9th seminar: Bertrand Gervais
Bertrand Gervais (University of Quebec in Montreal)
The Readies (from Bob Brown to dj readies). Notes on an Imaginary Reading Machine
On Monday, October 14th 2019
18.15 at Jakobi 2-114
I will focus in this conference on a reading machine, a machine that probably never truly existed, but received however quite a lot of feedback, to the point that it became the center piece of a protest rhetoric. This imaginary machine was invented by Robert Carlton Brown in his Readies (1930). The desire to find new ways of capturing, preserving and transmitting texts has been a recurring feature throughout the 20th century. And the process has intensified in the 21st century with the latest computer developments that have multiplied the reading surfaces, from the iPad to the Kindle... These new devices bring us into a “screen-based culture” that seems to sound the death of the “book-based culture”. However, this search for a technical device capable of competing with the codex was not done at once, it did not lead spontaneously to a functional model. The desire to renew the very instruments of reading has left many traces, projects of reading machines that were never realized. Bob Brown’s Readies is one of those. The careful examination of Brown's project, notably in its controversial remix by Craig Saper, under the pseudonym dj readies, will make it possible to understand how reading machines, beyond their technical dimension, have important semiotic and symbolic implications.
Bertrand Gervais is Canada Research Chair in Digital Art and Literature, director of the Research Laboratory on Hypermedia Works NT2, founder of the Research Center on Texts and Images Figura, member of the Interdisciplinary Research Program RADICAL (Markers for an articulation of the cultural, artistic and literary dimensions of the contemporary imaginary) and a Professor at the Literary Studies Deparment of UQAM (University of Quebec in Montreal).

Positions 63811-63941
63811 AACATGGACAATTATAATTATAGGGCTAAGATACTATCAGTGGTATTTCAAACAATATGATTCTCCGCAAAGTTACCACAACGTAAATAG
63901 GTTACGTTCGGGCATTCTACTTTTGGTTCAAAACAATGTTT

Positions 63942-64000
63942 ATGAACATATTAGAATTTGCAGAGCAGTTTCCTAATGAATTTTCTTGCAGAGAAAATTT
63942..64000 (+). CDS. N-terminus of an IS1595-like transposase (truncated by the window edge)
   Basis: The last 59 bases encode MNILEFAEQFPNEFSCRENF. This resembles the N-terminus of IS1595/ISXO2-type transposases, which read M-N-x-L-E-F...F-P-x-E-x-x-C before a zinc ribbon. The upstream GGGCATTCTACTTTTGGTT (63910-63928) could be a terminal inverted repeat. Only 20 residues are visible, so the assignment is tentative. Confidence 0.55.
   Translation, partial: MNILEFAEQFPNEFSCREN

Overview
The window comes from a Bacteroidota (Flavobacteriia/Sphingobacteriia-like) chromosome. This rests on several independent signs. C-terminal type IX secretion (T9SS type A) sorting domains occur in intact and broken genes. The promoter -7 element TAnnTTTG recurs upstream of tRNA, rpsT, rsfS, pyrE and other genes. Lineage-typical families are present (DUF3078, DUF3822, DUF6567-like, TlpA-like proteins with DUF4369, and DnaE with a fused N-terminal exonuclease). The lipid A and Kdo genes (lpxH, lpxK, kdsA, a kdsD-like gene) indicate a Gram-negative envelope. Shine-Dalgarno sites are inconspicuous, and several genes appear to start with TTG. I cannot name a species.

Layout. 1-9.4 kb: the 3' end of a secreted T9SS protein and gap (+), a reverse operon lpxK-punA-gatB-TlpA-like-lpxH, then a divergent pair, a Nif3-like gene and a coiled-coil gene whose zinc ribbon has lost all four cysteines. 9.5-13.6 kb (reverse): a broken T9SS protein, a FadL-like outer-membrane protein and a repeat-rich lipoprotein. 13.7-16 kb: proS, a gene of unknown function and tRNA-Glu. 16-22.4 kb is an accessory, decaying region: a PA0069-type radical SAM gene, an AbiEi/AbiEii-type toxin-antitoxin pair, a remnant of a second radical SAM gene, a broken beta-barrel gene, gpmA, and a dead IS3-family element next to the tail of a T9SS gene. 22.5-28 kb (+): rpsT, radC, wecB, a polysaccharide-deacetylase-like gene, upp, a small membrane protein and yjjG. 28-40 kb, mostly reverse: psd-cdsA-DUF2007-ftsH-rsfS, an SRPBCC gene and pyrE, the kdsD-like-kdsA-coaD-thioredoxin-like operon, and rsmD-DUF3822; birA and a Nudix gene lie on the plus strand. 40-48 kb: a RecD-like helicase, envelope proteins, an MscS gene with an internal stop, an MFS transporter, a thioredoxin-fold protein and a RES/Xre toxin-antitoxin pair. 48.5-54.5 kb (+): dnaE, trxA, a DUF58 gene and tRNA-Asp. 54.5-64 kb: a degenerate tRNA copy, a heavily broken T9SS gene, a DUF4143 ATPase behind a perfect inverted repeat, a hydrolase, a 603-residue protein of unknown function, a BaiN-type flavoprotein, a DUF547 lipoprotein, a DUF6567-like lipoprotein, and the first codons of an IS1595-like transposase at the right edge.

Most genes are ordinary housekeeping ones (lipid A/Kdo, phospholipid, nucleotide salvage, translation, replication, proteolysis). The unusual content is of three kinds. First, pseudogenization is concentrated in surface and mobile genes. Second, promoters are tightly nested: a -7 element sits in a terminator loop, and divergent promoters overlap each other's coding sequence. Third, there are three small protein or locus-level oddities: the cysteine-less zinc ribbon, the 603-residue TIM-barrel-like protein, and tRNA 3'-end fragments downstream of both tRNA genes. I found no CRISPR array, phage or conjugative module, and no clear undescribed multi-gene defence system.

He is currently documenting the transition of a culture that focuses on books to a screen/image culture. He and his research team are observing the consequences of the transition on our relationship to the world (increasingly mediated by fictions whose structures and borders have blurred), on our capacity to interpret writings and images, and on the resulting new identity- and community-based forms. Their research has three main objectives: to study artistic and literary practices deployed in a digital context; to document the manifestations of a screen culture and its impact on the contemporary imagination; and to develop methodologies and strategies for artistic and literary research based on contemporary technologies.